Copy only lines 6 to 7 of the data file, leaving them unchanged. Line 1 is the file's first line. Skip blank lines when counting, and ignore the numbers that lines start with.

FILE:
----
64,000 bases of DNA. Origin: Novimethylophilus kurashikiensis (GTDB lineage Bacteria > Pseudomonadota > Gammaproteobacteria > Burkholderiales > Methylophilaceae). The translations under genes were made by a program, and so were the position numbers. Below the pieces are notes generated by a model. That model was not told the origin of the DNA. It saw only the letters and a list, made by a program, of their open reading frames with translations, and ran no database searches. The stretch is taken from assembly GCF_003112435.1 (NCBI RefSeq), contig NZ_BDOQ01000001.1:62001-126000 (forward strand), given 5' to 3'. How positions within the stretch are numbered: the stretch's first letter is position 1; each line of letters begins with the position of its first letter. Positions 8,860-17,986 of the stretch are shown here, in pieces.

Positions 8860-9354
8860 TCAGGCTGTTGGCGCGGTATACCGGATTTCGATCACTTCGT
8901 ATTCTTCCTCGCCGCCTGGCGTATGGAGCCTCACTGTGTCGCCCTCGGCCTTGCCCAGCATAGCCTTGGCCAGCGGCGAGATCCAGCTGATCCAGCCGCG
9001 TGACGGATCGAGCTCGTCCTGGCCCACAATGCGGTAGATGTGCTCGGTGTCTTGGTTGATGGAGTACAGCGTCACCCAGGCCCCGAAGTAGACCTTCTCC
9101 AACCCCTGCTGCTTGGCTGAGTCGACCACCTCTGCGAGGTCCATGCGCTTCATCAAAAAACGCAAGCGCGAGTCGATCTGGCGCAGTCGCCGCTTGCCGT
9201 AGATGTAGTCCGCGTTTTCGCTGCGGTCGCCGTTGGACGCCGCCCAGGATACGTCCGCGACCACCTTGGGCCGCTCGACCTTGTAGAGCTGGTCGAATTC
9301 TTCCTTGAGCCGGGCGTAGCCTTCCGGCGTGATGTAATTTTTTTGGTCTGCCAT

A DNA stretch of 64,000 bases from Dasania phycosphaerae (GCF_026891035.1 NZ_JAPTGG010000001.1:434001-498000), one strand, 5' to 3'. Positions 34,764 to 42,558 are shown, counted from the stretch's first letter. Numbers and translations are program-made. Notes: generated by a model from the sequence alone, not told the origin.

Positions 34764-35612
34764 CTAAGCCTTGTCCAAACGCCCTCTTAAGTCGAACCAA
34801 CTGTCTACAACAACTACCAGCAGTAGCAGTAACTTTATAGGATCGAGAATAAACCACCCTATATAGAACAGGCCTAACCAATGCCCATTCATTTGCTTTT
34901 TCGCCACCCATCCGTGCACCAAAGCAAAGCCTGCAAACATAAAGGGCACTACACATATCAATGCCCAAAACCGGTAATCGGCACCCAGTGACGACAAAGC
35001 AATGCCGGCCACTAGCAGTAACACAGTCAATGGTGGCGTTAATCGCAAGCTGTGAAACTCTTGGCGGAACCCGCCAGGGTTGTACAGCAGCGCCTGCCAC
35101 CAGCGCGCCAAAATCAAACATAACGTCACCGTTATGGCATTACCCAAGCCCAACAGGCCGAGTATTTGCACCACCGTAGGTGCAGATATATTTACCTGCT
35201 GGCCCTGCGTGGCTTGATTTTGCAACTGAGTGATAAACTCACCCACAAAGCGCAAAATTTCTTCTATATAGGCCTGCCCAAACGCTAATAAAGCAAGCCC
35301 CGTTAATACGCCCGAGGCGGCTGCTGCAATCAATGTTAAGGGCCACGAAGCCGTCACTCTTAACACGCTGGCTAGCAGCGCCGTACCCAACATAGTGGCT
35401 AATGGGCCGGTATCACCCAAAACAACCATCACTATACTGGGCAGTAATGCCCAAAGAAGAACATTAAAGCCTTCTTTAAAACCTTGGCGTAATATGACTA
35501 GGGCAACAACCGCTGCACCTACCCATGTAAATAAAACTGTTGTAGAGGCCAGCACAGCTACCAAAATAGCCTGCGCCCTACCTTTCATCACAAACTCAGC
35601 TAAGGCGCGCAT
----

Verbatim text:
9101 AACCCCTGCTGCTTGGCTGAGTCGACCACCTCTGCGAGGTCCATGCGCTTCATCAAAAAACGCAAGCGCGAGTCGATCTGGCGCAGTCGCCGCTTGCCGT
9201 AGATGTAGTCCGCGTTTTCGCTGCGGTCGCCGTTGGACGCCGCCCAGGATACGTCCGCGACCACCTTGGGCCGCTCGACCTTGTAGAGCTGGTCGAATTC